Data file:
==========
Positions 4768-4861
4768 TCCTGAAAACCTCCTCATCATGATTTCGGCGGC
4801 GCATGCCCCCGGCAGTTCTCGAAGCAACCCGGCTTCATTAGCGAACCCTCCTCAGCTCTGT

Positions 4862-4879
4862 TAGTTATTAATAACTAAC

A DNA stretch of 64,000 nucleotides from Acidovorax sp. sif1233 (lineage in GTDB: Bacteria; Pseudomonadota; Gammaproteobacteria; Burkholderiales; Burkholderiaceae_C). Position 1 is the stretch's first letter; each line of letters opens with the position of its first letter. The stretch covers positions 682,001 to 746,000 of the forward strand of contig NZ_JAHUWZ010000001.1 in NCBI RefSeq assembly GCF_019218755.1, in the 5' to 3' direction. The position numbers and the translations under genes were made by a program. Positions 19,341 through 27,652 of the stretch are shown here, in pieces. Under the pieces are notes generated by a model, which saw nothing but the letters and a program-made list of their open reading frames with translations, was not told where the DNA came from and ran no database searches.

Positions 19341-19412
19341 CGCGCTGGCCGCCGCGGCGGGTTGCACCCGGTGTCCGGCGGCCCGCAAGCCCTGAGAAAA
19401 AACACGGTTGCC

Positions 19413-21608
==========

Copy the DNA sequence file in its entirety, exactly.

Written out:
Positions 4768-4861
4768 TCCTGAAAACCTCCTCATCATGATTTCGGCGGC
4801 GCATGCCCCCGGCAGTTCTCGAAGCAACCCGGCTTCATTAGCGAACCCTCCTCAGCTCTGT

Positions 4862-4879
4862 TAGTTATTAATAACTAAC

A DNA stretch of 64,000 nucleotides from Acidovorax sp. sif1233 (lineage in GTDB: Bacteria; Pseudomonadota; Gammaproteobacteria; Burkholderiales; Burkholderiaceae_C). Position 1 is the stretch's first letter; each line of letters opens with the position of its first letter. The stretch covers positions 682,001 to 746,000 of the forward strand of contig NZ_JAHUWZ010000001.1 in NCBI RefSeq assembly GCF_019218755.1, in the 5' to 3' direction. The position numbers and the translations under genes were made by a program. Positions 19,341 through 27,652 of the stretch are shown here, in pieces. Under the pieces are notes generated by a model, which saw nothing but the letters and a program-made list of their open reading frames with translations, was not told where the DNA came from and ran no database searches.

Positions 19341-19412
19341 CGCGCTGGCCGCCGCGGCGGGTTGCACCCGGTGTCCGGCGGCCCGCAAGCCCTGAGAAAA
19401 AACACGGTTGCC

Positions 19413-21608